There is a certain amount of escapism that comes up with post-traumatic stress. The re-experiencing symptoms are uncomfortable, frightening, and downright uncomfortable to put it mildly; This leads to seeking out ways to escape, cover, numb, eradicate, flood, or otherwise out run how it makes you feel. It's amazing how much strength and resiliency can show up in a person with PTSD when they don't want anyone to know they are suffering. They can do a generally good job of passing it off as a bad mood or an "I'm fine" there's nothing wrong; I'm just tired kind of attitude. There is also sometimes a "care-free" attitude of having a non-attachment to the ordinary things that other people attach themselves too. Sometimes it is spending time "enjoying" the freedom of having survived a traumatic experience only to disassociate from other behaviors that may be equally as dangerous.
I've often said that you can't out run what you are carrying on your back. PTSD can't be covered, numbed, eradicated, flooded, or otherwise out run. It is a storm we must move through, not around, or away from. Backing down this enemy means walking right into it. Admitting the fear. Admitting the frustration. Admitting the anger. Admitting the feeling of being trapped, cornered, and imprisoned. Then stepping right into the center of it and letting it know, you won't continue to live in fear of it; You have questions and it has answers. It doesn't get to win this war. It may have been the parting prize of a traumatic situation, but it does not get to be the warden of your life.
Different people choose different methods of escaping it. This is where we begin to see issues with alcoholism, substance abuse, physical abuse, rowdy/risky behavior, isolation, withdrawal, and well, good old fashion disappearing acts. Do you know someone with diagnosed PTSD that just isn't available or around a lot? There's a good reason for that. It's easier to be on your own than to deal with triggers you don't see coming and aren't sure you can deal with. The guilt of isolation and withdrawal is a heavy burden of its' own, so with that you begin to find people turning to alcohol or drugs or just disappearing in general.
For me it was simply travel......I liked being in places where nobody knew me. Iceland was one of the finest places to escape. Easy to be normal there. Nothing to explain. No expectations for how to be or who to be. No reminders of lost memory. Just a highly unusual place with the nicest people I've ever met. It is called the "Land of Fire and Ice", precisely how I could describe my PTSD. In many ways, it represented how PTSD was manifesting in me, without me ever realizing it. It took me a good few years after that to move towards an actual diagnosis.
How many of your behaviors are manifestations of your PTSD that you haven't recognized yet?
Are you choosing to numb the discomfort or move through it to better understand it?
Are you choosing to fear it, instead of learning from it?
Are you choosing to mask it for fearing of what it is trying to show you?
Are you choosing to let it be the master and commander of your life because you feel you deserve its' suffering?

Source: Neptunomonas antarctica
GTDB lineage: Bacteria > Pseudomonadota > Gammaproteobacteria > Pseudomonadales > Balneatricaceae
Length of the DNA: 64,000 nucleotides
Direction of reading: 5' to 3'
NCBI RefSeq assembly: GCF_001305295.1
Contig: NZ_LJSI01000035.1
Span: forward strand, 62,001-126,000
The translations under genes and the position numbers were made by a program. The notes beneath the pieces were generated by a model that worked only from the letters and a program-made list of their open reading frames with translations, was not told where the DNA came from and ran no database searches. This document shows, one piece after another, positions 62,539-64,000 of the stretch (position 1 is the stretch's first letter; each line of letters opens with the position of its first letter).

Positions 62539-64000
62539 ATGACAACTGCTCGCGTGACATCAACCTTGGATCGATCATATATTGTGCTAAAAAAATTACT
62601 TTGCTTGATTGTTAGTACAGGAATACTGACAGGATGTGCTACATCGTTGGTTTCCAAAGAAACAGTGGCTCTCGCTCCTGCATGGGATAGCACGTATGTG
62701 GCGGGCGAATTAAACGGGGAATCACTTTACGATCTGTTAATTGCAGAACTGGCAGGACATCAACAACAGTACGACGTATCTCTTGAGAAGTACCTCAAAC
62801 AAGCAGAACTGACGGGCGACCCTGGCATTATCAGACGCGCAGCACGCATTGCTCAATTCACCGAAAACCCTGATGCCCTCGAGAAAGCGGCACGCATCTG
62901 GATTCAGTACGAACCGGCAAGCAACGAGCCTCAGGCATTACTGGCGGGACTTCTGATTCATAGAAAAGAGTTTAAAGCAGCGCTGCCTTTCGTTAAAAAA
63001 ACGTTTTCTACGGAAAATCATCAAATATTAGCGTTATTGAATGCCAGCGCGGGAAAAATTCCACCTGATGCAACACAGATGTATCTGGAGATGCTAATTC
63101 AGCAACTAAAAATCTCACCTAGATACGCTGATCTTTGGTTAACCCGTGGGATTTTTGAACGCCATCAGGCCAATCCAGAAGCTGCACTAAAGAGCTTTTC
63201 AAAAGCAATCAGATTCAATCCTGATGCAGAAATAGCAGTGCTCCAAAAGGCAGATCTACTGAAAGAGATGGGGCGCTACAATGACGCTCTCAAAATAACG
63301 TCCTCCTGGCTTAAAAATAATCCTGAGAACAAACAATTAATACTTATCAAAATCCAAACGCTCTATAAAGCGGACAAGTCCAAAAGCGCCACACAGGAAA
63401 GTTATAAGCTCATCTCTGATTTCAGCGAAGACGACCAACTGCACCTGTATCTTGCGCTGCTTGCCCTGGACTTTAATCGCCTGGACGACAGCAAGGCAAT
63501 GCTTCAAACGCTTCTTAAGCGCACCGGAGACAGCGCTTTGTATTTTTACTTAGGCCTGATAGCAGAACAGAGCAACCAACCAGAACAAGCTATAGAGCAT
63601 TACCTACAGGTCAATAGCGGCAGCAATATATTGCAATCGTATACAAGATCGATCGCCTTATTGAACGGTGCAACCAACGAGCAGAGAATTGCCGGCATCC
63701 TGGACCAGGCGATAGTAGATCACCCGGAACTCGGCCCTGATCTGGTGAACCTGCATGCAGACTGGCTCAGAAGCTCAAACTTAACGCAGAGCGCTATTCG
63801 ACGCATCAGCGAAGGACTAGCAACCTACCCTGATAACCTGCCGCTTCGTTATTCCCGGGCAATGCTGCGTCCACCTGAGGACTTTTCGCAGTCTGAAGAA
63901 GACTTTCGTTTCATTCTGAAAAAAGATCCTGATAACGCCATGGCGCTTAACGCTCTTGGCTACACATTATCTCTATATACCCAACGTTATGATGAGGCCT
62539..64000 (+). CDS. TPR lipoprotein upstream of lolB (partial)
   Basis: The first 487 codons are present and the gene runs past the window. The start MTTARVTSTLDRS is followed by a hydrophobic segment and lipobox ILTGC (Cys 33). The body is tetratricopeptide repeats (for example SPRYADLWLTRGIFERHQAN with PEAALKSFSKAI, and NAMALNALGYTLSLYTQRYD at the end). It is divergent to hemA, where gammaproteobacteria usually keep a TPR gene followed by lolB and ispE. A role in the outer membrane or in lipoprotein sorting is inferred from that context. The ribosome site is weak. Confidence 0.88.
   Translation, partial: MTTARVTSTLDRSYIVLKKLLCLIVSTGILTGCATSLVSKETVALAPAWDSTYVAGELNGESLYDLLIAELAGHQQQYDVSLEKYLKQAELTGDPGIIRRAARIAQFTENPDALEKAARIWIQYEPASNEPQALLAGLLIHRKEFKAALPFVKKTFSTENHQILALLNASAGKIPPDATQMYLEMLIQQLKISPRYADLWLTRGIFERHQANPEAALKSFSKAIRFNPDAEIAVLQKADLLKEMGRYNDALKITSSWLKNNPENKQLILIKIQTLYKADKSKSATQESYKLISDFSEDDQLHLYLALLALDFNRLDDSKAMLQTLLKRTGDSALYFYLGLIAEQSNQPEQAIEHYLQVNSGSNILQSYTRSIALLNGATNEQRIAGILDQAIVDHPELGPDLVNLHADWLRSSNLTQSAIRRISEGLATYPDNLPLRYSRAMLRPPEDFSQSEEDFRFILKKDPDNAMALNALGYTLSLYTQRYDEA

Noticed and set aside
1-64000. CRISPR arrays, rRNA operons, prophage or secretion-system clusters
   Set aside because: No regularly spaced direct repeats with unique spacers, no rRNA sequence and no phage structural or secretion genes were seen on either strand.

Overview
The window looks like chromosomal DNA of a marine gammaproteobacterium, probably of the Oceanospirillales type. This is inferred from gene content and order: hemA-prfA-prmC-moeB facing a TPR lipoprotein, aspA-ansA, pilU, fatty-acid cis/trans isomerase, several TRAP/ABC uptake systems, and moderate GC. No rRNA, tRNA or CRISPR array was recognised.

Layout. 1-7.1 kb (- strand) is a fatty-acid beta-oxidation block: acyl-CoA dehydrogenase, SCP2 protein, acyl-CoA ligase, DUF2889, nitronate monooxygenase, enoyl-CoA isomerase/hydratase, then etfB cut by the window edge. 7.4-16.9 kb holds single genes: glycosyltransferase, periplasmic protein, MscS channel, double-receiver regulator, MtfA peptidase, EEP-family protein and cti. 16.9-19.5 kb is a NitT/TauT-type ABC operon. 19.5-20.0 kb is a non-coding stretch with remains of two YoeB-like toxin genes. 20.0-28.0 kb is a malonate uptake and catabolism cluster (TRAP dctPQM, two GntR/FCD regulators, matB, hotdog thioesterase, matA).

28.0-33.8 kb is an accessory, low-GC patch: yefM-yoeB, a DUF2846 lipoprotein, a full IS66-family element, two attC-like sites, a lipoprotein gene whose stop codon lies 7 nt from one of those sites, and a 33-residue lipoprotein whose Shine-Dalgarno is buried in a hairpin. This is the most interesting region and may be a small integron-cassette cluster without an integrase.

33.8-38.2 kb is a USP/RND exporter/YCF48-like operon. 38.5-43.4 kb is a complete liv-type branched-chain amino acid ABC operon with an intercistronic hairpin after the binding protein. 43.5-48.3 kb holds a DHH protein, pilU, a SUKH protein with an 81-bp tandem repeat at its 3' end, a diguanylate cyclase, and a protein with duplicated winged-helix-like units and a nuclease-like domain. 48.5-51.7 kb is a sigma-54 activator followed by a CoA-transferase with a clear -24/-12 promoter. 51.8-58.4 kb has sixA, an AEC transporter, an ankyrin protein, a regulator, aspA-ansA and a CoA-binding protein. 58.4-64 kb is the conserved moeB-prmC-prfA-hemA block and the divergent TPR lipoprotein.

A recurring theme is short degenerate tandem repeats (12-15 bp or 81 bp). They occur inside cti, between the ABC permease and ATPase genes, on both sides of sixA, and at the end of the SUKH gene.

These are uncomfortable questions because the gut answers them before you do. The drop in the stomach, the flutter in the heart, the need to shut down the laptop and stop reading. All of these are signs you are moving closer to the center of yourself. I remember them well.
When you start looking at all of this you are going to learn things you don't like....but as I have told many children and soldiers, we don't have to like it. I'm never offended when someone doesn't like something, but we do have to do things sometimes that aren't comfortable. Sometimes those uncomfortable steps are about moving through our fears and those fears aren't always real. They are perceptions we have chosen to buy into. We really shouldn't believe everything we think because most of the time the bad things we think about ourselves aren't true anyway.
I encourage you to consider all of this in your thinking as we move into a very challenging weekend for many people. Memorial Day is often advertised as the "unofficial start to summer", but we know all-too-well that this is a time of deep mourning for many. The celebration of life is important, but the honoring of death is important too. I ask that you consider how you will move through this challenging time. There are choices to be made in how we handle the difficult emotions that come up. I know your pain. I have lost my soldiers too, my friends, those I love, both in death, their illnesses, and well, their escapism from PTSD. My choice is to be here for others and to simply offer my support to you and hope that it helps open your perspective to something you may not have thought of prior.
Before you take that drink, pause.
Before you take the bite of that burger, pause.
Before you react to the person distracted by the start of summer, pause.
Before you withdraw out of discomfort, pause.
In that moment of pause, thank them for their sacrifice. Tell them you miss them and ask them to please offer you the resolve to keep going in their honor.
When your tears arise, allow them to fall. They won't fall forever. They will come and they will go. The most important part is the art of allowance. Allow yourself to be as you are and know that you do not walk this path by yourself.